The No Pay Until Peace Act would withhold pay of members of congress when a mass shooting occurs in the United States.
Following more than 200 mass shootings in the United States of America in 2022 alone, U.S. Representative Emanuel Cleaver, II (D-MO) today introduced legislation to withhold pay of Members of Congress following mass shootings. The No Pay Until Peace Act would withhold one month’s paycheck from every Member of Congress each month there is a mass shooting in the United States, constituting four or more killings in a single incident.
“For as long as I’ve served in Congress, despite overwhelming support for gun safety reform from the public, I’ve watched this institution fail time and time again to take any serious, meaningful action to address the scourge of gun violence plaguing communities across the country—the only industrialized country where this kind of gun violence exists,” Cleaver said. “Democrats have tried reaching across the aisle to make the most simple, common sense reforms like universal background checks; we’ve tried passing legislation on a partisan basis, only to be foiled by the filibuster; we’ve pushed for executive action, which inevitably gets reversed the minute a Republican enters the White House; we’ve tried roundtables and respectful debate; we’ve tried shaming and criticizing the empty remarks of my Republican colleagues following every heartbreaking massacre. Still, over the last two decades, we’ve seen the production of guns triple, mass shootings on a daily basis, and gun violence become the number one cause of death for American children, outpacing car accidents for the first time in decades.”
According to Giffords Law Center, Americans are 25 times more likely to be killed in a gun homicide than residents of other high-income countries, and across 29 other high-income countries, 93 percent of children ages 0 to 14-years-old killed by guns are from the United States. On the 146th day of 2022, the United States has already experienced 213 mass shootings, averaging nearly 1.5 mass shootings per day.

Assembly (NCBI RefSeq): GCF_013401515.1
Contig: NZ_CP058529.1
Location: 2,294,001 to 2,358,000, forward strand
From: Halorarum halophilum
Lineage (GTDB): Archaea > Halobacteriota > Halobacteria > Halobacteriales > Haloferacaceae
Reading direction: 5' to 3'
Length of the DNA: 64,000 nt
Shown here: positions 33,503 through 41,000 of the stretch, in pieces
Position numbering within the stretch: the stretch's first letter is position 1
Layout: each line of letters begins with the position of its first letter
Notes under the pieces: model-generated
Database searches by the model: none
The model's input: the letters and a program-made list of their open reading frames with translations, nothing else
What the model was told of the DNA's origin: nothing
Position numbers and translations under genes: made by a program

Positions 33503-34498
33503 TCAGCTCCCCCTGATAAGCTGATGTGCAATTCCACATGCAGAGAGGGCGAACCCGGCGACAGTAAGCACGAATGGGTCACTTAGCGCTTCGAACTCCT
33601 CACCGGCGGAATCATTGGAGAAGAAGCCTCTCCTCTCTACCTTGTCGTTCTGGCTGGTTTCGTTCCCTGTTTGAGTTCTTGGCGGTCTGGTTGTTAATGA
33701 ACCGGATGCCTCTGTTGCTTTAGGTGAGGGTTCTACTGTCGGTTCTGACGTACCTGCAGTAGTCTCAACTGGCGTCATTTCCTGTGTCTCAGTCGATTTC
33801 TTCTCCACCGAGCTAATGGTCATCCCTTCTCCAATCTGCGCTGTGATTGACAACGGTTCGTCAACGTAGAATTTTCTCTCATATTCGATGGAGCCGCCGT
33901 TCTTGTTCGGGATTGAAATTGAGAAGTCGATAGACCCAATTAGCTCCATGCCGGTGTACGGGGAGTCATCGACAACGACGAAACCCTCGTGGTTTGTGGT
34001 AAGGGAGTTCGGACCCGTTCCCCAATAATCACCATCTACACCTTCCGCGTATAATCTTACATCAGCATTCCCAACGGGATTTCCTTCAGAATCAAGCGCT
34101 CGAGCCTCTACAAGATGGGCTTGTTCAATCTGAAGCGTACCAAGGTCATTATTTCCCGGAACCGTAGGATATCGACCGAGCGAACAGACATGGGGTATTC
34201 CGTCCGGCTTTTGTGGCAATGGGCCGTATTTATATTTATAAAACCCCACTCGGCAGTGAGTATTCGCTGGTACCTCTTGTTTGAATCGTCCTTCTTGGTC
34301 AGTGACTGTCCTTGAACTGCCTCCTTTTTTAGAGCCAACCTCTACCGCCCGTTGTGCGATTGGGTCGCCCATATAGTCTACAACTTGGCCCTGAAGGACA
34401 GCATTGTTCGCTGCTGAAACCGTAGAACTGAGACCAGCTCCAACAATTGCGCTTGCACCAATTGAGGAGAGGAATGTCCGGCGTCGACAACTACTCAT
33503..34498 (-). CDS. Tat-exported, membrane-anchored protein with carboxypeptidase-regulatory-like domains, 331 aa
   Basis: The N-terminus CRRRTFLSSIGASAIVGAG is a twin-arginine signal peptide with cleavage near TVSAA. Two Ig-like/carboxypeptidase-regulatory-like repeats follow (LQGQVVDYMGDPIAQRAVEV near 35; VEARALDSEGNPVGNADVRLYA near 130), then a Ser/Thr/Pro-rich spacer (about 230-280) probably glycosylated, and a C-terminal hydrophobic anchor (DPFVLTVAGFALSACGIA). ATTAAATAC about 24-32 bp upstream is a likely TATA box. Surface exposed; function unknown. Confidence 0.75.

“I’m sick and tired of seeing kids murdered at school, Americans gunned down at the supermarket or in their place of worship, and Missourians slaughtered on street corners because Congress refuses to do anything about gun violence. The time for thoughts and prayers has come and gone—now is the time for concrete action. And if lawmakers aren’t going to do their jobs to protect the American people, then they ought not receive any compensation following the inevitable next mass shooting. I don’t doubt that many of my colleagues would rather have a campaign check from the NRA than a paycheck for their obstruction in Congress—but we can’t continue with the unacceptable status quo, and this bill will, hopefully, make my colleagues across the aisle think twice before sitting on their hands while the next mass shooter plots more carnage in another community.”
In the 117th Congress, Democrats in the House of Representatives have passed multiple pieces of legislation to combat the increase of gun violence and mass shootings in communities throughout the nation, including the Bipartisan Background Checks Act and the Enhanced Background Checks Act. From implementing universal background checks to closing the Charleston loophole to giving the FBI additional time to complete background checks, Republicans in the Senate have rejected any and every reform passed by the House of Representatives to improve gun safety.
“No one in this great nation should have to receive a phone call with the news that their baby, mother, grandfather or any family member has been killed in a mass shooting, and I refuse to accept that there is nothing we can do to prevent such tragedies—because nowhere else in the world do they occur at this scale,” Cleaver said. “While the loss of one month’s paycheck doesn’t even begin to compare to the loss of a child, every lawmaker should be held accountable for the unconscionable failure to do something, anything, that will save lives.”
Official text of the No Pay Until Peace Act is available here.